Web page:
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Understanding Gross Domestic Product


Introduction

When economists analyze the economy, one of the most important numbers they use is the GROSS DOMESTIC PRODUCT or GDP. The gross domestic product is an estimate of the monetary value of all the goods and services produced within a specific region of the world during a certain time period. (We will discuss the idea of "goods and services" in Section 3.)

Economists often look at the GDP for an entire country for one year. For example, I might tell you that, in 2012, the GDP of the United States was $15.68 trillion. This means that, in 2012, the United States as a whole produced $15.68 trillion worth of goods and services.

We tend to use GDP values in two important ways. First, to measure economic progress over time. For example, if we want to see how much the economy of the United States is expanding, all we need to do is look at the change in its GDP from one year to the next.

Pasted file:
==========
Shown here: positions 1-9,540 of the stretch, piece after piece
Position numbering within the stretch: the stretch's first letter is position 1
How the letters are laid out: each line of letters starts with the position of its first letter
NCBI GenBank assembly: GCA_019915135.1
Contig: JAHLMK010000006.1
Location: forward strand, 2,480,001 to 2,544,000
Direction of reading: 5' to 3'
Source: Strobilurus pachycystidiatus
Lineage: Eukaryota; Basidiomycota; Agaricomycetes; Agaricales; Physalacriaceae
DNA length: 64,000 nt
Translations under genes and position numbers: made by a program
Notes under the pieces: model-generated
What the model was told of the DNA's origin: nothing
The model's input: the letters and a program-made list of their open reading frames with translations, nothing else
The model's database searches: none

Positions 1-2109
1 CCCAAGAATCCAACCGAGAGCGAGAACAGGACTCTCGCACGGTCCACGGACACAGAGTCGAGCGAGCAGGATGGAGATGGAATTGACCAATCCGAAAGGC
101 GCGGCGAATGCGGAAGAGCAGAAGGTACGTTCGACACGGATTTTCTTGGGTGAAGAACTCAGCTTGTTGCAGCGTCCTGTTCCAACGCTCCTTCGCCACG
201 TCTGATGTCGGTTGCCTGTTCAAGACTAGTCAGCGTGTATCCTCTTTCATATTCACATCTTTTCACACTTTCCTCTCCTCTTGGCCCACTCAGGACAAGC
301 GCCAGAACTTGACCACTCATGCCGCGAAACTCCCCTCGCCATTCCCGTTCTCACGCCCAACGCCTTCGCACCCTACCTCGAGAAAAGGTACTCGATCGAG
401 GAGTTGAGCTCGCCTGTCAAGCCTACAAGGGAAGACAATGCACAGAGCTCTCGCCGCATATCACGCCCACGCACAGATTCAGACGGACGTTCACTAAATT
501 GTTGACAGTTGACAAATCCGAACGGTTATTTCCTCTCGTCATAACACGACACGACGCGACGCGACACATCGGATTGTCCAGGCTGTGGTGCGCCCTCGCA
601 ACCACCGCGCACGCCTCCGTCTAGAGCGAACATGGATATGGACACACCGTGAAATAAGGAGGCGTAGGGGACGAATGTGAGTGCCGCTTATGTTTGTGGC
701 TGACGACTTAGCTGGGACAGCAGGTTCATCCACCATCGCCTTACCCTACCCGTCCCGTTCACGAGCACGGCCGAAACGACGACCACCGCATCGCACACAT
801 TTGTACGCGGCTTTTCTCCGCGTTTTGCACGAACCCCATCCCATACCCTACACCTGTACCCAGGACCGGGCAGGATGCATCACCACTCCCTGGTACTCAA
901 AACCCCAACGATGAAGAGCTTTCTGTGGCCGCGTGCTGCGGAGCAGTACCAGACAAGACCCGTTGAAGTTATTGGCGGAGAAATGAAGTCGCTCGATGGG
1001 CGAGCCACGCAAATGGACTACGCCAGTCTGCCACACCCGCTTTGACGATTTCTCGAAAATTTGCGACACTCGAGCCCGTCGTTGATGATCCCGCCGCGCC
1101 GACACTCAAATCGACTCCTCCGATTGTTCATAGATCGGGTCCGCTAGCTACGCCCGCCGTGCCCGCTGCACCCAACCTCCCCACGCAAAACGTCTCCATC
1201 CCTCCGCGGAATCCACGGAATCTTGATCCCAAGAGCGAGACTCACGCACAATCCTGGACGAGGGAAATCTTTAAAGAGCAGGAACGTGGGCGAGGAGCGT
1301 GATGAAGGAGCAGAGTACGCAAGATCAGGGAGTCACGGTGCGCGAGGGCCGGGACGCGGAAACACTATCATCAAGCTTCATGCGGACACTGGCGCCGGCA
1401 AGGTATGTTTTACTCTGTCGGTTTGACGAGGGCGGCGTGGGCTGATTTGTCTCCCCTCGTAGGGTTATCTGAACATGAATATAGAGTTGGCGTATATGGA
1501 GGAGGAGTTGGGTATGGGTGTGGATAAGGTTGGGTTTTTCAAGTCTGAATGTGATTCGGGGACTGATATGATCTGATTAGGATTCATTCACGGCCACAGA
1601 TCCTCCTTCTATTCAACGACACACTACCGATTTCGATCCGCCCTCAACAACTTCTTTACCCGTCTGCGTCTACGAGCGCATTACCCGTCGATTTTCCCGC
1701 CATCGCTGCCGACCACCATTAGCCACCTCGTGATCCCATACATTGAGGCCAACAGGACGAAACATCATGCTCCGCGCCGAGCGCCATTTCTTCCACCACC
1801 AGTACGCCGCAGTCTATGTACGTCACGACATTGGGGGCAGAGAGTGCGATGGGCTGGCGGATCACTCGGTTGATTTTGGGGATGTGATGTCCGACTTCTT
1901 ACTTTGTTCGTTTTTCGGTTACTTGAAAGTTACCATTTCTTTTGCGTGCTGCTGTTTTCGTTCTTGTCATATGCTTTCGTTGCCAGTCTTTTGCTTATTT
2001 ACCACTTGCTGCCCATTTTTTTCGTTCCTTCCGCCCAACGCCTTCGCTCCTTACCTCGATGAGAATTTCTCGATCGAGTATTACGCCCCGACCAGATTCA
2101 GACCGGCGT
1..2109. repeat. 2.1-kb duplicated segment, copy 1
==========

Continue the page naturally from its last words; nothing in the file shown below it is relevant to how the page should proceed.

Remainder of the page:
Second, we can use GDP values to compare different countries or regions to one another. For instance, suppose we want to estimate how much bigger the United States economy is than, say, the Canadian economy. All we have to do is compare the U.S. GDP to the Canadian GDP. Similarly, if we want to compare the economy of the European Union to the economy of China, we can compare the GDP of the European Union to the GDP of China.

In this essay, I will explain the basic concepts regarding GDP. We will then take a look at GDP values for various parts of the world, analyze them in several ways, and then discuss the ways in which such values are used. Finally, we will look at the factors that influence the GDP of a country and why they are important.

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